Second Important Take-away: Google maps sometimes lies.
In order for the team to push across the bridge their route called for, they would have had to push in the middle of a 6 ½ km stretch of heavy traffic. Cars would’ve been stuck behind them and they decided that since the general public wouldn’t appreciate that very much, they would wait for Andrew to come back and pick them up. Halfway across the beautiful bridge they finally saw it:
WELCOME TO OREGON.
They were so close and Astoria, a neat little fishing town, was their first stop. The guys tried to find a campsite, only stumbling across places that book a year in advance before finally figuring they could camp on the beach, since nobody owns the ocean. Parking in a random parking lot, they see the grass and they walk out to see their first glimpse of real ocean and nothing else. You couldn’t see land past it.
The plans to beach-camp became initially foiled as it was late and 'no camping' signs appeared everywhere they looked. In a final attempt to find a campsite, they had to make a tough choice when they discovered a KOA (Kampgrounds of America). They hadn’t has wifi in a while and KOA, while expensive, became the best, last minute option. "Foofy camping" was the general impression of the massive campground space, with an indoor/outdoor pool, and the selling point of FREE PANCAKES. Many a pancake was consumed on their rest day before they went out to find Seaside, a beach that Andrea & Tim in Revelstoke had recommended. It was surreal to think back to Revelstoke and reflect on how two weeks had gone by. The destination was becoming real at this point and the end was in sight.
Continuing their rest day, the guys met up with Jess Pell, ate at a bakery, had sushi and then decided to try their hand at some stealth camping. They drove back towards Astoria from Seaside to try and find a place to camp, finally locating a more isolated beach area. A forested area offered a sweet spot at least 20 ft. from the 'no camping' sign, so they hiked in and enjoyed the natural mattress of the mossy ground.
Refreshed they pushed to Oswald West State Park, where the first 20 kms went by easily and rapidly (45 mins) and then continued on through Seaside.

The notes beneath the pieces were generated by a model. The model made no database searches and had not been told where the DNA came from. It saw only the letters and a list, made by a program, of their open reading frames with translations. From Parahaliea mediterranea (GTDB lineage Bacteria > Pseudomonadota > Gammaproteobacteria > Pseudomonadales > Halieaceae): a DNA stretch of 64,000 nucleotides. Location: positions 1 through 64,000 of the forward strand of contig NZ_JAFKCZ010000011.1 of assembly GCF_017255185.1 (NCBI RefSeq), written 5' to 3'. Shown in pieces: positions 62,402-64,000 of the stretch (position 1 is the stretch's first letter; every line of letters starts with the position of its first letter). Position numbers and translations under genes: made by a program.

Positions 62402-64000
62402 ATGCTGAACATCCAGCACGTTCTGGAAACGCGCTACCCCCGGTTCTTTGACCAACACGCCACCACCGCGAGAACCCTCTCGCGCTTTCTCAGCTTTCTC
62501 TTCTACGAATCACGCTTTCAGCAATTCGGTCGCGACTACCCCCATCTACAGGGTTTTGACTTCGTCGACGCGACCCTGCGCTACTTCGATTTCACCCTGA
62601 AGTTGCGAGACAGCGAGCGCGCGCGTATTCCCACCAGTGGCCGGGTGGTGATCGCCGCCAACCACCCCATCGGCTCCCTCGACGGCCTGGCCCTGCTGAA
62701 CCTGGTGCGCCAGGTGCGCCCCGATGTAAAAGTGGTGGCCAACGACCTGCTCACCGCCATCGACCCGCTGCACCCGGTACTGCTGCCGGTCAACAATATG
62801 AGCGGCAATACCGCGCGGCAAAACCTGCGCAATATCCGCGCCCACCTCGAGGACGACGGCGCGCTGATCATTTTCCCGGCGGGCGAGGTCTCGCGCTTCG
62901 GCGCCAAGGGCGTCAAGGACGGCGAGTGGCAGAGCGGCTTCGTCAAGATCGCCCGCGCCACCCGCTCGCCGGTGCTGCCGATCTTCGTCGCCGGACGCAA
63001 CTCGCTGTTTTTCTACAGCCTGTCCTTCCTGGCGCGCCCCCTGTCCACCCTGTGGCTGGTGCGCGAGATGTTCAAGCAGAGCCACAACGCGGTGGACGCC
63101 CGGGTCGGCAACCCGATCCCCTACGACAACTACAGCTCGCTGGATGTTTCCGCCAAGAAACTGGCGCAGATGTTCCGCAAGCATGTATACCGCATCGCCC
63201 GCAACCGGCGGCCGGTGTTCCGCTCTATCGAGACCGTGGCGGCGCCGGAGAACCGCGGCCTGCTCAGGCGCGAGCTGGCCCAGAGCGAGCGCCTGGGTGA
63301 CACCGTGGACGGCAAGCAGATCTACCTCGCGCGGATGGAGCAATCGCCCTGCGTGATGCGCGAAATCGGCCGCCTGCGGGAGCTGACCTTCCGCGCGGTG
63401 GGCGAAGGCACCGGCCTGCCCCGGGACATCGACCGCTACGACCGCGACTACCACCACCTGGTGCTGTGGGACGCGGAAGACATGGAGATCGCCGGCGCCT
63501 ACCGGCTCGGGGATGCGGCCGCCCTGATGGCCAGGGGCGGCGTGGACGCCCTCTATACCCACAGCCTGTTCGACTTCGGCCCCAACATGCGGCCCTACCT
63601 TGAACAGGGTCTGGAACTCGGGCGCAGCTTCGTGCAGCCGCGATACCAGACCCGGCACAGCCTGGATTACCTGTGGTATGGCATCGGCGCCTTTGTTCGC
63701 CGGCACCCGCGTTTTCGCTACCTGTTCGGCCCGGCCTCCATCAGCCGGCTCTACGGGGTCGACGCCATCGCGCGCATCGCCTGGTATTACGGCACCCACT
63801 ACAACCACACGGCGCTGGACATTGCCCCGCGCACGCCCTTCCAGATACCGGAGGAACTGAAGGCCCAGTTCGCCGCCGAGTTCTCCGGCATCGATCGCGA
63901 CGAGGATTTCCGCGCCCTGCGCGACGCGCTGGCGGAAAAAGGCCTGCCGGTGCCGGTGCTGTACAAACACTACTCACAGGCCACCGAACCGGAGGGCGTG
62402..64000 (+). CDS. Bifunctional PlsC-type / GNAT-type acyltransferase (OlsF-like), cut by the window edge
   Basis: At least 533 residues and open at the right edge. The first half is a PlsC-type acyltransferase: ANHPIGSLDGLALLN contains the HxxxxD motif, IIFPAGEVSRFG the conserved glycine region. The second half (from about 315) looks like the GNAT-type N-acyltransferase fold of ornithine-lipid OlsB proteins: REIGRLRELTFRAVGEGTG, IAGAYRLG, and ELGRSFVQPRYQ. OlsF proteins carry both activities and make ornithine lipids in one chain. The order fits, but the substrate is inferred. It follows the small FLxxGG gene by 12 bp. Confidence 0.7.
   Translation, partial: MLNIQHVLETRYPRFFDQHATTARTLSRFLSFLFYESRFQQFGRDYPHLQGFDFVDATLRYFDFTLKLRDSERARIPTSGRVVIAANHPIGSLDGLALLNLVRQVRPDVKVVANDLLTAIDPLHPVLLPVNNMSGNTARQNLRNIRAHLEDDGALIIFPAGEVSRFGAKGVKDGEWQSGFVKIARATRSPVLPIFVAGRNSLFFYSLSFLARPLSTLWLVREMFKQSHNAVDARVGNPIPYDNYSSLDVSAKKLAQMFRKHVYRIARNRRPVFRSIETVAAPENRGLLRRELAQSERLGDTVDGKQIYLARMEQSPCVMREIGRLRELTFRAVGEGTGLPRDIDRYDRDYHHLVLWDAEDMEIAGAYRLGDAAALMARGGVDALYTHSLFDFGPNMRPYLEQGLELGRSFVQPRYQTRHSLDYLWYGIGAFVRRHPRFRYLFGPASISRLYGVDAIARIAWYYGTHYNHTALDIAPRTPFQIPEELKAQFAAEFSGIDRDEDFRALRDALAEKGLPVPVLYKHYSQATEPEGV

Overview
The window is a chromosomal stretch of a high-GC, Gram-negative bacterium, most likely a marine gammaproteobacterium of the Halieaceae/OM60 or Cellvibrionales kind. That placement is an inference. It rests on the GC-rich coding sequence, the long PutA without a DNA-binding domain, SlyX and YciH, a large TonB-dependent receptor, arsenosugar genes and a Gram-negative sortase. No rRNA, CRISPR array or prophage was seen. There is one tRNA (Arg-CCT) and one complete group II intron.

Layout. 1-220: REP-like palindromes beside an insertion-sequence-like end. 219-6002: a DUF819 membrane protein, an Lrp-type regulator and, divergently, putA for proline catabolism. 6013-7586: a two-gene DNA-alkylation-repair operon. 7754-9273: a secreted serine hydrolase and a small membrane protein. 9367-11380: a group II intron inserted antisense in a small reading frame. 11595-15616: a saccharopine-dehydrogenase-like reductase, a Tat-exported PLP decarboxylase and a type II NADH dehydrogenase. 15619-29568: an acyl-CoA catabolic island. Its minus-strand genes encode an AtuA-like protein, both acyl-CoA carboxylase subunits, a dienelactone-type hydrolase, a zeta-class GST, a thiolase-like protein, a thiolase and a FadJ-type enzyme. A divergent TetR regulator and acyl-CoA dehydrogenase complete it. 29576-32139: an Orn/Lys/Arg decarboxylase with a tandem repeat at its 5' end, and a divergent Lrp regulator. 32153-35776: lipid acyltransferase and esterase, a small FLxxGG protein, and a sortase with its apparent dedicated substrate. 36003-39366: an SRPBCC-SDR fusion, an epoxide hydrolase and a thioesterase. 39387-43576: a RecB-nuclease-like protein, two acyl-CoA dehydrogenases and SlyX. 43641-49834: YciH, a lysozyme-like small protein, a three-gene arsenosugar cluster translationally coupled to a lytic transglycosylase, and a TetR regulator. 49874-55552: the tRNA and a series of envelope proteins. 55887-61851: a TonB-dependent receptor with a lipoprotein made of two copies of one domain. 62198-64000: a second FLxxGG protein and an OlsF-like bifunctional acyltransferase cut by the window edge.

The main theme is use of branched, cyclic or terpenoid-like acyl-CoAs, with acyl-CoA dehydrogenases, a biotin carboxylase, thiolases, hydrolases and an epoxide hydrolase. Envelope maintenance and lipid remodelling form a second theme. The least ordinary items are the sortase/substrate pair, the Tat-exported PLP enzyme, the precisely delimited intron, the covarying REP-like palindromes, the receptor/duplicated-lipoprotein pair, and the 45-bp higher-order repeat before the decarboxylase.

The scenery was delightful, with a breathtaking forest, tunnel & coastline. As soon as they passed Canon Beach it was all uphill, a stark contrast and adjustment from Seaside's flat terrain.
Right after they begin to peak they encountered a gentleman named Ted, a 64-year-old walking from Southern California to Victoria, BC by himself. With nothing but his little cart he would cover 20 miles a day, explaining he was walking essentially because he knew that he could do it & opted to not sit on his couch and watch TV. MASSIVE shout out to Ted for doing his thing.
Things went down hill for awhile, literally, and the guys had to stop and walk a ways, as Jordan was now on his 5th set of shoes and needed to conserve this pair and make them last.
They drove back to Canon Beach to stay at for the night, a place described as "kind of like Banff with an ocean". The team drove to a random rest stop, just on the border with not a lot of pavement, and slept in the van, this time terrifically because there, unlike the bright lights of Wal Mart parking lots, they had total darkness. The team pleasantly awoke to a man snapping a picture of the van next to Caleb’s head and drove back to Canon Beach for their rest day.
After getting hyped up for Stumptown Coffee at a café called Sealevel, they ended up chatting with Jason, an employee who wanted to know more about their travels and are invited to stay at his place that evening. Following a day of exploring hidden beaches and rock climbing they got the privilege of an awesome sleep on his couches and the added bonus of fresh fruit in the morning.
Went back to the park and pushed, still on the 101, through a series of small towns with brutal pavement. Got to Rockaway Beach, known touristy place for big rocks with holes in them, and then right past the Tillamook factory where, after eating their greek yogurt for days, the team was excited to stop in.